Western powers have long urged Juba to find a peaceful solution to fighting involving the army, a rebel group and rival tribes in the vast Jonglei state but have so far mostly refrained from criticizing the government.

A United Nations source said new fighting erupted a week ago between the rival Lou Nuer and Murle tribes in the Pibor area in Jonglei, killing an unknown number of people.

More violence was expected as armed youths from both sides were amassing forces in the area, the source said. A U.N. team visiting the town said that most civilians had left Pibor, contrary to government figures, the United Nations said in a report.

The United States, South Sudan's biggest ally, said it was "deeply disappointed" that the army, or SPLA, had failed to protect civilians in vulnerable areas in Jonglei.

"The lack of action to protect civilians constitutes an egregious abdication of responsibility by the SPLA and the civilian government," the U.S. embassy in Juba said in a statement.

Washington urged the government to prevent "SPLA attacks on U.N. staff and humanitarian assets". It gave no details but soldiers had looted compounds of U.N. agencies and aid agencies in Pibor in May, according to aid sources.

South Sudan has struggled to turn its army, a loose group of former guerrillas formed the civil war with Khartoum, into a professional force since seceding from Sudan in 2011 under a 2005 peace deal. The U.S. was a driving force in pressuring Khartoum into allowing an independence vote.

The army has faced a rebellion by militia leader David Yau Yau but diplomats say the SPLA is fuelling dissent with abuses such as rape and torture committed during a state disarmament campaign.

A cycle of tribal violence has killed more than 1,600 people in Jonglei since South Sudan's secession, uprooting tens of thousands of civilians and hampering plans to explore for oil with the help of France's Total and U.S. firm Exxon.

Analysts say the roots of the tribal violence and cattle raids go back to South Sudan's failure to start development in Jonglei and elsewhere in the vast country due to corruption.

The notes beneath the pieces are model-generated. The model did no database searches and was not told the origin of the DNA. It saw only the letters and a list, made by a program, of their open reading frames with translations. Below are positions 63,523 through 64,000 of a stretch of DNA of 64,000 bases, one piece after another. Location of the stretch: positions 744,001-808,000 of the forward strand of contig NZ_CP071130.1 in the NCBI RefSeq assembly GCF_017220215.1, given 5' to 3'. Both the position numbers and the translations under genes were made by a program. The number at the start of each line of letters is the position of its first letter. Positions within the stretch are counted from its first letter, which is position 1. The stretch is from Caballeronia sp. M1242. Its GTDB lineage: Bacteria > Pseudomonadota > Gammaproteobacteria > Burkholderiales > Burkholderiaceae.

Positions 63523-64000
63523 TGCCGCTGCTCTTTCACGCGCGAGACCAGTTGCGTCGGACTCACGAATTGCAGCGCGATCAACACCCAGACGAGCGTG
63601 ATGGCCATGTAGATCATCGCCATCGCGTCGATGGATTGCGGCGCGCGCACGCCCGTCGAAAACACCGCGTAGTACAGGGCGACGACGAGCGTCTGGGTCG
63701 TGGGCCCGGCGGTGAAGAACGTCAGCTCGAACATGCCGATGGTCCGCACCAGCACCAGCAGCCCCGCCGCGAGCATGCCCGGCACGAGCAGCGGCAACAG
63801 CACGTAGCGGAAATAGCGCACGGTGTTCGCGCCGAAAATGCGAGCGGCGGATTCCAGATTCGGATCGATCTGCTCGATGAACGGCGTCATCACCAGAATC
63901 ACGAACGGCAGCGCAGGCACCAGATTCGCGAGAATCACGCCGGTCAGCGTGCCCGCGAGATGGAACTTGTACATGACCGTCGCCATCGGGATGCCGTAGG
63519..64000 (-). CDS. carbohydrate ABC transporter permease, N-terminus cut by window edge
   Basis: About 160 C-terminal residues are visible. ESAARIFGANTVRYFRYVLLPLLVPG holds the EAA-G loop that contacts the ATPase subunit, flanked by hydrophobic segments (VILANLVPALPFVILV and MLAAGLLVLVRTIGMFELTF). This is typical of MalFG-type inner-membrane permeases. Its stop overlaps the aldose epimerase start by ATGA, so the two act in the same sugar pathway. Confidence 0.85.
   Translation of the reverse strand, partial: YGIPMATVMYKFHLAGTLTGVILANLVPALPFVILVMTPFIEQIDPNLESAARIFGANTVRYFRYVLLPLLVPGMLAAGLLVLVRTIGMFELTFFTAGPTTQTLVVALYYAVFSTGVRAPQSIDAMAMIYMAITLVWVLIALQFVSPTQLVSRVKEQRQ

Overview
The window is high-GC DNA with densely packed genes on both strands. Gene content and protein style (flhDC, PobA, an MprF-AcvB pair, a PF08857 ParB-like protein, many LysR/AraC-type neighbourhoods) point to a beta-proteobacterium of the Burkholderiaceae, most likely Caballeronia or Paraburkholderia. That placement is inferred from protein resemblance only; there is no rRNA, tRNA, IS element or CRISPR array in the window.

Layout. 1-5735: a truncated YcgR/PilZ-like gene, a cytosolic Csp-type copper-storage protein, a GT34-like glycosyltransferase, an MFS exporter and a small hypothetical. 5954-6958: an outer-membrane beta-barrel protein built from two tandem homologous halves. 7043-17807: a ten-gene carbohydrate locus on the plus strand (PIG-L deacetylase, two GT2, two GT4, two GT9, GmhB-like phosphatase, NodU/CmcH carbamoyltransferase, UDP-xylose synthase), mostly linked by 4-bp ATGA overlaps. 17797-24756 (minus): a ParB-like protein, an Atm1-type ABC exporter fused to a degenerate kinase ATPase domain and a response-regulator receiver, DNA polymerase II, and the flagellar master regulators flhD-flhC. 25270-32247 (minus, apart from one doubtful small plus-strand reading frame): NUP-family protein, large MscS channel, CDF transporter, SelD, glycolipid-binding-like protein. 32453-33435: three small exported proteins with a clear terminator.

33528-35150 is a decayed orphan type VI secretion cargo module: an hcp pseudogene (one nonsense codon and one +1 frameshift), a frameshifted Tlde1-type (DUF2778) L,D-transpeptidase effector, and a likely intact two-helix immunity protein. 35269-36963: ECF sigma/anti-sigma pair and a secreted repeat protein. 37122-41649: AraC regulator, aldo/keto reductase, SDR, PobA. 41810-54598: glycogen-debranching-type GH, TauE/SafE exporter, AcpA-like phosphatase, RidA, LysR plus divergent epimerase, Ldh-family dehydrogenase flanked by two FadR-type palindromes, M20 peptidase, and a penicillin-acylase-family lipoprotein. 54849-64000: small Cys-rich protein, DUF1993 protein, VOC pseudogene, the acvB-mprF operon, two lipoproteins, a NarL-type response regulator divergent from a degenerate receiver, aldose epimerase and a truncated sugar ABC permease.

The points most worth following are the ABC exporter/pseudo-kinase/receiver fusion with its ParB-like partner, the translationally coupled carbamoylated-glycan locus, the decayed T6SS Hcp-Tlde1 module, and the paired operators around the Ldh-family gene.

(Reporting by Andrew Green and Ulf Laessing; Editing by Michael Roddy)

View original report at:
http://www.reuters.com/article/2013/07/10/us-southsudan-fighting-idUSBRE96910E20130710
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Click on labels at the end of this post to see previous reports in the archives of Sudan Watch re:  Jonglei, Pibor, Lou Nuer, Murle, Yau Yau, Unity State - at the end of each page click on the hyperlink entitled "Click HERE to scroll down" and keep on scrolling down, page by page.

This blog post was published on Thursday 18 July 2013 at 6:03pm GMT, England, United Kingdom.

UPDATE ON FRIDAY 19 JULY 2013: 
Here is a link to the above mentioned video.  The video was published (source unknown) at YouTube on Thursday 18 July 2013 together with the following title and text:

"UN and SPLA do nothing as thousands of government supported militia go by
Shocked UN peacekeeper in South Sudan village of Manyabol, Jonglei on July 14 2013 narrates video of "thousands and thousands" of member of a government supported militia thought to be returning home from ethnic violence in Jonglei state marching past them and government troops with stolen cattle after violent clashes which have already led to hundreds of wounded. No action was taken to stop them or even to make this sighting public."



Here is a link to the above video, title and text:
http://www.youtube.com/watch?v=b_fFxBIJWzw